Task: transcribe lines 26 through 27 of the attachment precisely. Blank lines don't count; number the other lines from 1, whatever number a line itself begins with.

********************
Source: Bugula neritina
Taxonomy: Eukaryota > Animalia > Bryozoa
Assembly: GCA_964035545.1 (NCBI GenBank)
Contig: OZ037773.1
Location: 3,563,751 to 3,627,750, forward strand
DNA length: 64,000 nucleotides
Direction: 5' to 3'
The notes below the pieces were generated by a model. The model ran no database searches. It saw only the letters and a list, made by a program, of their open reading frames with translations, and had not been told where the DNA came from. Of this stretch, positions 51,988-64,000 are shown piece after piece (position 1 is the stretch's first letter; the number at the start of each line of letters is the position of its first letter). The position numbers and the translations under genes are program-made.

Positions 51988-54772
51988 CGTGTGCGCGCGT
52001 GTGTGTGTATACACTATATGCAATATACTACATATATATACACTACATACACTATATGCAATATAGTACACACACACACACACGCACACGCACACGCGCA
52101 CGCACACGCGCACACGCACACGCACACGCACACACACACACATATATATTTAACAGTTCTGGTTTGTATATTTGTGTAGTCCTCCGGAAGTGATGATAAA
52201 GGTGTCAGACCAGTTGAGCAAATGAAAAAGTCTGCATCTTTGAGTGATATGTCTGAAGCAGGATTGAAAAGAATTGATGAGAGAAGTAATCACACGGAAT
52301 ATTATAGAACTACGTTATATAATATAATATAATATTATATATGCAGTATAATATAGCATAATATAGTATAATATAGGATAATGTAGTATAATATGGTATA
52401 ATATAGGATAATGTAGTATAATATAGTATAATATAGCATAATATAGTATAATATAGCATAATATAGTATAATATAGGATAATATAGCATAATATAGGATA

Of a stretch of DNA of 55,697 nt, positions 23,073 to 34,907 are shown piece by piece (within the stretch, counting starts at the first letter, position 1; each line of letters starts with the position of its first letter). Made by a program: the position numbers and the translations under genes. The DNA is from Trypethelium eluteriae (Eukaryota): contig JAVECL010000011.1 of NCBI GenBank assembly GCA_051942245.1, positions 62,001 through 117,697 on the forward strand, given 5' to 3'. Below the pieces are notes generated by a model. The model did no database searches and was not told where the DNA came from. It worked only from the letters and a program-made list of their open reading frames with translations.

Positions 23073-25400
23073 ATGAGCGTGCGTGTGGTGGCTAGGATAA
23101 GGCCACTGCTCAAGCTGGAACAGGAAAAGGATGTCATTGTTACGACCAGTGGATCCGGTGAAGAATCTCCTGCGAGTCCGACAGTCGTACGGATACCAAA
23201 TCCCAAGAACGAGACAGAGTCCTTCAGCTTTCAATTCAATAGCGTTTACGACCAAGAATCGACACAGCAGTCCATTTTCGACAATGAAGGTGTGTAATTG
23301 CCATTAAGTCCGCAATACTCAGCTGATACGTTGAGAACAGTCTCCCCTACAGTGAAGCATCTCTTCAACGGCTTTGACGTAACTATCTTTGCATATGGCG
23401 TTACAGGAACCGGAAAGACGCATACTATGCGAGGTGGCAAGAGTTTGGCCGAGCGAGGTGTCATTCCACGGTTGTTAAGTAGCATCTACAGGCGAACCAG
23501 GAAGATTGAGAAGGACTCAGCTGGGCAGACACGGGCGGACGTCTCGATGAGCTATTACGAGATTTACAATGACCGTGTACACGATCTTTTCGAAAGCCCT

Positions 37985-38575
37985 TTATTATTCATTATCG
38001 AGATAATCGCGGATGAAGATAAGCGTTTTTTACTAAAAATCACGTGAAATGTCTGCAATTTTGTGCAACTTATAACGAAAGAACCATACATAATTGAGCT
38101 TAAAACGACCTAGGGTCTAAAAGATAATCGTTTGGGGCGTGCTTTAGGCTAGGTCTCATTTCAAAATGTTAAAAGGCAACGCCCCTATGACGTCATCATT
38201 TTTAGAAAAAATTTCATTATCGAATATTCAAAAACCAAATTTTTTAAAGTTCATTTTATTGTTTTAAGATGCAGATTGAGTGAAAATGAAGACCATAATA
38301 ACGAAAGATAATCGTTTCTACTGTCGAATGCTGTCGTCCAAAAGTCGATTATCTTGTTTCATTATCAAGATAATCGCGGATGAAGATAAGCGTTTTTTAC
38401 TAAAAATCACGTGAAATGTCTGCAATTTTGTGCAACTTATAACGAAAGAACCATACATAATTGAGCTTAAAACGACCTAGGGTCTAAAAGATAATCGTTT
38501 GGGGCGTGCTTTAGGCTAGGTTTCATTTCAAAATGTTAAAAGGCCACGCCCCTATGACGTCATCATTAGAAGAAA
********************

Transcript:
38001 AGATAATCGCGGATGAAGATAAGCGTTTTTTACTAAAAATCACGTGAAATGTCTGCAATTTTGTGCAACTTATAACGAAAGAACCATACATAATTGAGCT
38101 TAAAACGACCTAGGGTCTAAAAGATAATCGTTTGGGGCGTGCTTTAGGCTAGGTCTCATTTCAAAATGTTAAAAGGCAACGCCCCTATGACGTCATCATT